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Bag by Bag



First of all, thank you Joe Abbott for your inspiring story about the genesis of your coastal clean up escapades ("Beach by Beach: The Humble Humboldt Roots of the World's Largest Coastal Cleanup Event," Sept. 6). Beach addicts like us are hooked on pleasures such as watching multitudes of migrating shore birds, looking out for whales and dolphins, greeting dog walkers and fishermen, families and children, breathing in the fresh ocean air and seeing what the Pacific has washed up on the shore. 

However, a few weeks ago we ventured north toward Lanphere Wildlife Refuge and started to see piles and piles of black plastic garbage bags heaped on the foredunes. It looked like they had been there for quite a while and had begun degrading in the sun and salt air. 

We counted at least 100 before we turned around. We considered taking some of them back with us strapped to our saddles to dispose of them properly, but they were full of plants. Maybe poisoned plants.

Two years ago, in this same area, the Department of Fish and Wildlife had sprayed an herbicide cocktail on dune plants without any public notice whatsoever. The plants were then stuffed in plastic bags like these and left for months. Was this the same situation? We didn't know. Picking up dirty diapers is bad enough, bags with plants possibly coated with cancer-causing herbicide gives one pause.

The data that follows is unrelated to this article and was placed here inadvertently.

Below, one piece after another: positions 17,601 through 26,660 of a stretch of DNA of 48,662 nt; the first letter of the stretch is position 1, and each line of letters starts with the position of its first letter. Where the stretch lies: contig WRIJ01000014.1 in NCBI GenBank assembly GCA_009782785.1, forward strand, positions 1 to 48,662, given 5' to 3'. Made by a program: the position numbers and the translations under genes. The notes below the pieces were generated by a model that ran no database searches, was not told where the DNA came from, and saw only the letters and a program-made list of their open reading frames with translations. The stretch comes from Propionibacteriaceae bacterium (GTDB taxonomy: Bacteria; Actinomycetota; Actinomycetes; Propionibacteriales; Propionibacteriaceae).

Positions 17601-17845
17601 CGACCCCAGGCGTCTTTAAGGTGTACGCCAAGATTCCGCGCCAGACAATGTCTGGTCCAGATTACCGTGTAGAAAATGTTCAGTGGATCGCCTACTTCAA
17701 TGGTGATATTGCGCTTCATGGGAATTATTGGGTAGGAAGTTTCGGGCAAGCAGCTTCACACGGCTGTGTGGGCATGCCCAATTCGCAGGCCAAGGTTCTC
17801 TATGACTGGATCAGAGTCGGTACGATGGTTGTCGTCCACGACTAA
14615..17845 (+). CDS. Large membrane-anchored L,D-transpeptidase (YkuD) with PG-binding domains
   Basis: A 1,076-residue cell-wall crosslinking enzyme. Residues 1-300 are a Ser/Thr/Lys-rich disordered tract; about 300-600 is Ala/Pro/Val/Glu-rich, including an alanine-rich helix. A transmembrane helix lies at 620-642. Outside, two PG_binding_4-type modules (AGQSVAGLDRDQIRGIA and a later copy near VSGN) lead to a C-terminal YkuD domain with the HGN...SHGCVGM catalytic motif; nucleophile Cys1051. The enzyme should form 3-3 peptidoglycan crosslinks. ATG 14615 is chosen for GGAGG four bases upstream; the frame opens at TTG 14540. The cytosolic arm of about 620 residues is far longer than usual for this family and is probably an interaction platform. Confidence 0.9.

The hypocrisy is this same public agency that piles up degrading garbage bags filled with poisoned plants on public land also sponsors beach clean-up days. Ocean Day, originally meant to be a clean up the beach day, has become tearing out dune plants day. A day where children's labor was turned into matching funds for a nonprofit.

But don't worry, Joe, as long as we don't get poisoned, I and many others like us will keep scooping up the garbage left by the inconsiderate.

Uri Driscoll, Arcata

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